Software giant Microsoft is confident its search product Bing can fill the gap in Australia if Google pulls its search over required payments to media outlets, Prime Minister Scott Morrison said on Monday.
Australia plans to introduce laws that would force internet giant Google and social media heavyweight Facebook Inc to negotiate payments to domestic media outlets whose content links drive traffic to their platforms.
However, the Big Tech firms have called the laws unworkable and said last month they would withdraw key services from Australia if the regulations went ahead. Those services include Google's search engine, which has 94% of the country's search market, according to industry data.
Microsoft chief executive Satya Nadella has since spoken with Morrison about the new rules, the tech company told Reuters, and on Monday, Morrison said the software company was ready to grow the presence of its search tool Bing, the distant No. 2 player.
"I can tell you, Microsoft's pretty confident, when I spoke to Satya," Morrison told reporters in Canberra, without giving further detail of the conversation.
"We just want the rules in the digital world to be the same that exist in the real world, in the physical world," Morrison added.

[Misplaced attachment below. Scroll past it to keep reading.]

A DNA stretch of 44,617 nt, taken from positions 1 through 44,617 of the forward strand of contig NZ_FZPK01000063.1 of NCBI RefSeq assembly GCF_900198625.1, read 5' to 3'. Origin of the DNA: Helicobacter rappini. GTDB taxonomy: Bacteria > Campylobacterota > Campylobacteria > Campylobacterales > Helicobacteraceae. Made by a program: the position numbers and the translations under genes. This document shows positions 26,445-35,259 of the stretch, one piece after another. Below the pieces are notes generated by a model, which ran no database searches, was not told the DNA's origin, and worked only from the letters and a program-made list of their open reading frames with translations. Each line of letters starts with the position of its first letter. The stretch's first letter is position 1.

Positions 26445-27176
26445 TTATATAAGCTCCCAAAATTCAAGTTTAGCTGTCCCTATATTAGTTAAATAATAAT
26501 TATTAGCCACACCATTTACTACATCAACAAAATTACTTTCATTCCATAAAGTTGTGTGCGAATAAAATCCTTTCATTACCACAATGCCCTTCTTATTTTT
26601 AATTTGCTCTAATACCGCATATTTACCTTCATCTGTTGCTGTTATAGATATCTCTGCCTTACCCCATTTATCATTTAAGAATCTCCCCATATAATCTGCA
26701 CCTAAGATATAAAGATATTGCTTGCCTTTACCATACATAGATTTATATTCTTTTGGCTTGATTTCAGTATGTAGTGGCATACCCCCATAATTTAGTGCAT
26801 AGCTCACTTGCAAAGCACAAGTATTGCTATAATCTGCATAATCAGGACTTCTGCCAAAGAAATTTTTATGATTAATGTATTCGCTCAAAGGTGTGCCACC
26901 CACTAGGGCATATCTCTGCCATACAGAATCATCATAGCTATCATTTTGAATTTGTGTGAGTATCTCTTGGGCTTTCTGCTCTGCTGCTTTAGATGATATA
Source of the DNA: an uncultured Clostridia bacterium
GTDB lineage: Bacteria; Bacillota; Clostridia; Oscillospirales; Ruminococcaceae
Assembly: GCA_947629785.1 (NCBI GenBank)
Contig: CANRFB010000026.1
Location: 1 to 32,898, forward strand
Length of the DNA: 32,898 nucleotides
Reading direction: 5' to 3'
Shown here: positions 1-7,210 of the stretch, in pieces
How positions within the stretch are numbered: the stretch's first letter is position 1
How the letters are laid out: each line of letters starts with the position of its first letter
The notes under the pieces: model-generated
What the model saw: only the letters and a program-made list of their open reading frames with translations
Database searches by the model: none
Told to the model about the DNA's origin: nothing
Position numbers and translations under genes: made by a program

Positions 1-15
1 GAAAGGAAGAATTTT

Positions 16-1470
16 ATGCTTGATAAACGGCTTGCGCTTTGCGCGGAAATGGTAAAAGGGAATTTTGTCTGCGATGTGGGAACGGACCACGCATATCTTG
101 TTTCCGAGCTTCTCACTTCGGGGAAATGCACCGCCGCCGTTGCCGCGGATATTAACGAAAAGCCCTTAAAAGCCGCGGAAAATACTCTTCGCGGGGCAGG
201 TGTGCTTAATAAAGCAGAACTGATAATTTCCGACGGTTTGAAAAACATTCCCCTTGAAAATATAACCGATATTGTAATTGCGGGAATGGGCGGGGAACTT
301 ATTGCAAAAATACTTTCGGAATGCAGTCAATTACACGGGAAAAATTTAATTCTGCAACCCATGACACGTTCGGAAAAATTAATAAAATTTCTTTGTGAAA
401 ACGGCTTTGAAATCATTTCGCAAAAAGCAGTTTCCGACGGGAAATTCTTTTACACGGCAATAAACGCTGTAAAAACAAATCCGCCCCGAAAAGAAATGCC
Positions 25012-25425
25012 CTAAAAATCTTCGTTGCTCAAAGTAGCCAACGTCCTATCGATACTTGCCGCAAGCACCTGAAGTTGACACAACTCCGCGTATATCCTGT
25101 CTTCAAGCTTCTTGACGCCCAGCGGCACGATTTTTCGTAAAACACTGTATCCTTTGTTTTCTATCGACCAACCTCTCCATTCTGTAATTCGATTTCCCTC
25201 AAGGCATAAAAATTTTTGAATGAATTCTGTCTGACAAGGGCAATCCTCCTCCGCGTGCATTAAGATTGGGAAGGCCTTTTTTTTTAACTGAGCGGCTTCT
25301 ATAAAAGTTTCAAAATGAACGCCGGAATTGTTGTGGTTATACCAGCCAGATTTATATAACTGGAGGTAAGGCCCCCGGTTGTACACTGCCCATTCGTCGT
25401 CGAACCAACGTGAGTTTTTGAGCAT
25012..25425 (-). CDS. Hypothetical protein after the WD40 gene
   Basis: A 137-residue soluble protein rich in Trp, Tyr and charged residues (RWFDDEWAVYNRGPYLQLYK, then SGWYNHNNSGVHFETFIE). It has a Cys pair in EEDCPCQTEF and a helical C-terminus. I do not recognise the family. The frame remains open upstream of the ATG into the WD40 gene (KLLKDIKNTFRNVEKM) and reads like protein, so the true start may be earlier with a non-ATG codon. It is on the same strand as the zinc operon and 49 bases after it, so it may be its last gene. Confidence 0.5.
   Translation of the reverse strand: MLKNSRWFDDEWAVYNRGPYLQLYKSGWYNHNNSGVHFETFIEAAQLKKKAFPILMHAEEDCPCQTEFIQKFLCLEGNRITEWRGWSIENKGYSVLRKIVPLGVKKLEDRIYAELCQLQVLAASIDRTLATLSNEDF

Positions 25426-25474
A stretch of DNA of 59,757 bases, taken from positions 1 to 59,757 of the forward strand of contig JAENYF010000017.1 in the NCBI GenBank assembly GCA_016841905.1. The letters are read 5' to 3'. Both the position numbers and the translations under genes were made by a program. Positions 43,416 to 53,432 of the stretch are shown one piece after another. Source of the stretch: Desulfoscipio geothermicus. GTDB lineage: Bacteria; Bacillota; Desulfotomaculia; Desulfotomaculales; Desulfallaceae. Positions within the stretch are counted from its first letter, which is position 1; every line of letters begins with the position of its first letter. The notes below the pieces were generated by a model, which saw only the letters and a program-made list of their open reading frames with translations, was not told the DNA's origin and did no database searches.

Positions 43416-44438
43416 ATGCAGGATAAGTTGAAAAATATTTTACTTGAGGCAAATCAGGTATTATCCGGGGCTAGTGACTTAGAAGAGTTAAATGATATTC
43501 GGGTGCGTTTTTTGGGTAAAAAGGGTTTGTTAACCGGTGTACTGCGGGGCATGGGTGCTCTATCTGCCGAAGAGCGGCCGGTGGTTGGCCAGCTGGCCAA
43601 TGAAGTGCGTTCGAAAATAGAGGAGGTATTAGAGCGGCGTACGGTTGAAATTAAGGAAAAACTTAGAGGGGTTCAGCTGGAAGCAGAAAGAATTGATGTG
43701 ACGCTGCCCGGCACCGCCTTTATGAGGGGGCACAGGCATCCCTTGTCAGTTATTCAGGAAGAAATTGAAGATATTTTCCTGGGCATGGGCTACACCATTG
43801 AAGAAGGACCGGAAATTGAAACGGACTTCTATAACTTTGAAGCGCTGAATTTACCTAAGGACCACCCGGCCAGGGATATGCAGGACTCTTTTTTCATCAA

A Microsoft spokeswoman confirmed the discussion took place but declined to comment, because the company was not directly involved in the laws.
"We recognise the importance of a vibrant media sector and public interest journalism in a democracy and we recognise the challenges the media sector has faced over many years through changing business models and consumer preferences," the spokeswoman said.
Google declined to comment.
A day earlier, Australian treasurer Josh Frydenberg said Facebook CEO Mark Zuckerberg had requested a meeting over the law, and that they had talked, but that he would not back down on the change.
At a Senate hearing into the laws, Department of Treasury deputy secretary of markets Meghan Quinn said the Australian government would have limited ability to intervene if Google's departure hurt businesses which rely on its search function.
"The (media bargaining) code doesn't prevent the wholesale withdrawal of services, and there's difficulty in any of the legislative mechanisms we've got for someone to (be forced to) provide a service," Quinn said.